Japan has marked 70 years since World War Two ended, with its emperor expressing remorse over the war. A closely-watched speech by Prime Minister Shinzo Abe has been criticized by leaders in China and Korea.
In remarks made Saturday on the 70th anniversary of Japan's surrender to the Allies announced by his father Hirohito, the 81-year-old emperor Akihito expressed his remorse.
"Recalling the past with profound remorse over the previous war and sincerely hoping that the tragedy of war is never repeated, I, together with people across the nation, express my heartfelt sorrow toward those who fell in battle, and pray for the further development of our country and world peace," the largely symbolic figurehead said in a speech in Tokyo.
South Korea reacts to Abe speech
In her speech on Saturday marking the end of Japan's 35-year colonization of the Korean peninsula, South Korean President Park Guen-hye said Abe's speech did not meet her expectations.
"It is true that the prime minister's statement made (on Friday) left much to be desired." Park said.
She stressed the need for Tokyo to apologize for the girls and women forced to work as sex slaves - so-called "comfort women" - in brothels for Japan's military during the Second World War.
No new apology
In a 25-minute speech which was broadcast live on Friday, the nationalist Abe acknowledged Japan inflicted "immeasurable damage and suffering" on innocent people during its invasion and occupation of East Asia during and before World War Two.
"On the 70th anniversary of the end of the war, I bow my head deeply before the souls of all those who perished both at home and abroad," Abe said. "I express my feelings of profound grief and my eternal, sincere condolences."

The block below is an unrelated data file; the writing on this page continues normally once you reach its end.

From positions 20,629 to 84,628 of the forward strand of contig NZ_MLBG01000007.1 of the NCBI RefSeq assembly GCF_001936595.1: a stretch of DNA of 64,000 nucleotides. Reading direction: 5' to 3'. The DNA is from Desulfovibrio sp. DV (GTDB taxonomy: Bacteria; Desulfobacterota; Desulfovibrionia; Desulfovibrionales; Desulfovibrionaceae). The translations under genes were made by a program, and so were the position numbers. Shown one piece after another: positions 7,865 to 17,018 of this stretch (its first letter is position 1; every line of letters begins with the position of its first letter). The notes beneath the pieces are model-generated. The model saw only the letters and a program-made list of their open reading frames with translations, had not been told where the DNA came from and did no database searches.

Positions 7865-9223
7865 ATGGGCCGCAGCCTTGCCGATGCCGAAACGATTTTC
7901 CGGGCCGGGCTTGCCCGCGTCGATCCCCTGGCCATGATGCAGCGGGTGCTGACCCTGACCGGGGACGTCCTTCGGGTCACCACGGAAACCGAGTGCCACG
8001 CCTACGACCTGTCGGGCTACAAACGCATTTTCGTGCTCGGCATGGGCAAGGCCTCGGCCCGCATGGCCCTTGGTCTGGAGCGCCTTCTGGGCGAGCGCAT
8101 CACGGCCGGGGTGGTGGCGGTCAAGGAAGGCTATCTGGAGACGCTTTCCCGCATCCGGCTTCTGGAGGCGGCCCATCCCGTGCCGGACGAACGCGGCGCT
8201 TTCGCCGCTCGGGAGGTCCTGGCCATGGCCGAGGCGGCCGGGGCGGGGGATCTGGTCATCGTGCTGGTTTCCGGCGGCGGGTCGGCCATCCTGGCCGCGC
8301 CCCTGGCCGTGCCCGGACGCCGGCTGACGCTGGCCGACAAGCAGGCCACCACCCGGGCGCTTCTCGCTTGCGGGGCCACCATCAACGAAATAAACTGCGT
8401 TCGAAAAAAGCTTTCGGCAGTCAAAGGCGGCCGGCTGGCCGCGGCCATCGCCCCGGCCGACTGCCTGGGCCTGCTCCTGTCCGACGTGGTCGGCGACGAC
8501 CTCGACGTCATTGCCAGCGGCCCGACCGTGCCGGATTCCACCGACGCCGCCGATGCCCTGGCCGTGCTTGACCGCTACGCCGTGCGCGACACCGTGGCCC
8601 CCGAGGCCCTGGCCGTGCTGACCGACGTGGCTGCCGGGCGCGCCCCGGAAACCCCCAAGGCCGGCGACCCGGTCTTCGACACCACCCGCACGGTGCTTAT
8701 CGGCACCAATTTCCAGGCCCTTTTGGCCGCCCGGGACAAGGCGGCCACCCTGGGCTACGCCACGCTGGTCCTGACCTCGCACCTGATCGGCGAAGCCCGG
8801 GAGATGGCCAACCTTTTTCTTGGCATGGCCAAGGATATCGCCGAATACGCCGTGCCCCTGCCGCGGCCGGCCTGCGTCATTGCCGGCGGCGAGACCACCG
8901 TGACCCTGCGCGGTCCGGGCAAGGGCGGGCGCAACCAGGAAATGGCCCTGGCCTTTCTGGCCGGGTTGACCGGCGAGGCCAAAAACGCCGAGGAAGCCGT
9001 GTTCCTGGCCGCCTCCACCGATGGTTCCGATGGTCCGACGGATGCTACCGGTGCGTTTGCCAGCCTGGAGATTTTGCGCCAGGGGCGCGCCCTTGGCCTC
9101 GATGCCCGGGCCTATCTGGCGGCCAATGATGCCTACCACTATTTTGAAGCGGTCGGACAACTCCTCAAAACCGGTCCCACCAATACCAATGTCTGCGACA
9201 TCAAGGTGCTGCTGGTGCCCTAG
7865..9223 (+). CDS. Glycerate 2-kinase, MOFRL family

But Abe also said future generations shouldn't have to keep saying sorry for the country's war record.
Abe did not visit the controversial Yasukuni shrine to Japan's war dead - including convicted war criminals - which is seen in China and South Korea as a symbol of Japanese militarism. He did however send an offering to the shrine. The last time he visited in person was December 2013. The shrine was visited this year by two cabinet ministers.
Abe is due to take part in a ceremony Saturday to commemorate those who perished in the war.
China: Abe 'evasive'
Abe's speech has been criticized in Chinese media. "Japan should have… made (a) sincere apology to the people of victim countries, and made a clean break with the past of militarist aggression, rather than being evasive on this major issue of principle," Chinese Foreign Ministry spokesperson Hua Chunying said in a statement.
North Korea, which shares no diplomatic ties with Japan, condemed Abe's speech, calling it "an attempt of the Japanese rightist conservatives to conceal its crime-woven past."
The United States, which now counts Japan as one of its closest allies in the region, welcomed Abe's remarks.
se/bk (dpa, AFP, AP, Reuters)